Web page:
How can she ever find her children when no one in the town believes that the children were in the car with her when she was stopped by the sheriff? And it certainly doesn’t help when her terror of a husband and evil mother-in-law portray their side of the story to the media, painting a portrait of Audra as an abuser and unfit mother who has likely killed her children. Talk about an impossible situation to be in. I was blown away by the sheer terror of this story, and I could not put it down until I figured out how Audra was going to find Sean and Louise.

The story switches back and forth between the points of view of Audra, her children, and a stranger named Danny Lee. When the reader is introduced to Danny Lee, he or she may wonder what in the world he has to do with the kidnapping of Audra’s children, but Danny Lee becomes very important to the plot. You’ll see!

This book was terrifying, but so good that I read the whole thing in a few hours last night. The characters are uniquely drawn and the plot is well thought out as well. It’s like nothing I’ve ever read before, that’s for sure. Major props to Haylen Beck for a fascinating and stimulating roller-coaster novel. It’s sure to be a summer hit and I would highly recommend it for fans of suspense, thrillers, and mysteries.

Thank you to Blogging for Books for the review copy. It was wonderful!! I can’t wait for her next book to release.

Part of the Silence by Debbie Howells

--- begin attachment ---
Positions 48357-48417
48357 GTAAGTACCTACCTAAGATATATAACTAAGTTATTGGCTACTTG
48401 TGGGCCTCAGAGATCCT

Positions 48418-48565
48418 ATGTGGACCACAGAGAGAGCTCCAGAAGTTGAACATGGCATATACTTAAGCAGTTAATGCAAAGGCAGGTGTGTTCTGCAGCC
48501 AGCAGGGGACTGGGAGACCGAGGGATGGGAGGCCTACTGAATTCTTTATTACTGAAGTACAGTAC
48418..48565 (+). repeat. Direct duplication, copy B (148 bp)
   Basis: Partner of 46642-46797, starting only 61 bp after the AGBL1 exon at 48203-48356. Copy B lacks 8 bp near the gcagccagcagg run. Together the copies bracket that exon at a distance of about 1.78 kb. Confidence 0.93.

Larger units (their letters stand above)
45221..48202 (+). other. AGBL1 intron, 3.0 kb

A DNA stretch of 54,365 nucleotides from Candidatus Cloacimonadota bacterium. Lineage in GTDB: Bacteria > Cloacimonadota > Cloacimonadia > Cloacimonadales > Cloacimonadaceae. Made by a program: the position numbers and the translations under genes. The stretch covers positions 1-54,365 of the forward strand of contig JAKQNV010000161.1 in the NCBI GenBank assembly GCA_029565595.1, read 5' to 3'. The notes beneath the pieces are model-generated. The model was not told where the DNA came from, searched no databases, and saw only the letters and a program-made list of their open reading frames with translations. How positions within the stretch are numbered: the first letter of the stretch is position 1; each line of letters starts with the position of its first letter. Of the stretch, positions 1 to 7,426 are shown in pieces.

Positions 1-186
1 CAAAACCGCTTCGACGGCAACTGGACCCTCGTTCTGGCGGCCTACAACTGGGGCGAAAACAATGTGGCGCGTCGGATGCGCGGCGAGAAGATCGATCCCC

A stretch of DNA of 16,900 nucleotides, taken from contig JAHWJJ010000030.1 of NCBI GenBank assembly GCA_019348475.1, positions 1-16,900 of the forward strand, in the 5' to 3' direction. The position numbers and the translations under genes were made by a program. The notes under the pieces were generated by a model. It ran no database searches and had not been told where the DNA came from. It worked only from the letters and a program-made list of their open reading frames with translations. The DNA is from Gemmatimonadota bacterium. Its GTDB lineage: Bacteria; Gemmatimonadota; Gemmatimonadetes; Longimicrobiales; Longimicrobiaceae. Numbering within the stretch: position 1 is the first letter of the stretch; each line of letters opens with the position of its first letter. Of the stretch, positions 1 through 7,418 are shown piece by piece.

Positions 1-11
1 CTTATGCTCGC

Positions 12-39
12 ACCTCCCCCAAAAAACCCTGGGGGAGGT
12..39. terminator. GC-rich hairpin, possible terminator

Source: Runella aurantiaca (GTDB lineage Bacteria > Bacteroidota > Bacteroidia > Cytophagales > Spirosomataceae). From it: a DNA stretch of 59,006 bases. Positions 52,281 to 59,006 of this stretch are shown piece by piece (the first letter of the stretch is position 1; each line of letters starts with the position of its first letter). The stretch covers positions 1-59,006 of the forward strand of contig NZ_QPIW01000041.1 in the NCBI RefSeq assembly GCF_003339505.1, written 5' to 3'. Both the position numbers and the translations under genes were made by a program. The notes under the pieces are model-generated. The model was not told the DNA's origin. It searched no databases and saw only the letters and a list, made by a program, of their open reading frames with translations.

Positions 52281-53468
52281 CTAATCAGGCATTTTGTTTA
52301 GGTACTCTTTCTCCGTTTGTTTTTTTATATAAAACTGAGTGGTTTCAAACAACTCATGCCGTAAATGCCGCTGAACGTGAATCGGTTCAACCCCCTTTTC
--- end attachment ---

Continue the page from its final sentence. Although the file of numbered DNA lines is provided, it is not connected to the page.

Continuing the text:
41BJHcaW-KL.SX316Part of the Silence by Debbie Howells will be released for publication on 6/27/17.

Howells’s debut novel is set in present day Cornwall, in a small coastal town. Part of the Silence is an atmospheric suspense novel, with many of the major scenes in the story occurring in or around the woods. The story unfolds in alternating points of view from different main characters, as well as flashbacks from Casey,  a character who doesn’t show up in many of the present day scenes. The way Casey is introduced and weaved into the story begs the questions: “Where is Casey now?” and “What became of her?” The questions regarding Casey certainly enhances the mystery of the story.

Howell really set a high mark with rich character development in her first novel. Readers will feel like they know some of the main characters very well; Jack, Charlotte, Jen/Evie, and Casey.

Jen, now known as Evie, was brutally assaulted and left for dead in a cornfield. She has no memory of what happened, but eventually remembers her name as Evie and the name, Angel, her three-year-old daughter. However, there is no sign of Angel, as well as no evidence Evie ever had a child – no birth records, no children’s clothing or toys at the house, and no one but Evie who claims to have seen a child. Even Nick, her ex-boyfriend, thinks she has lost her mind because he doesn’t know a thing about a child. Jen/Evie was babysitting three-year-old Leah Danning 15 years prior when Leah was abducted. Is Jen imagining she had a daughter but thinking of Leah, from all those years ago? Even in her fragile state of mind, Jen/Evie knows without a doubt that she has a three-year-old daughter. But where is she? And why does it seem like she never existed?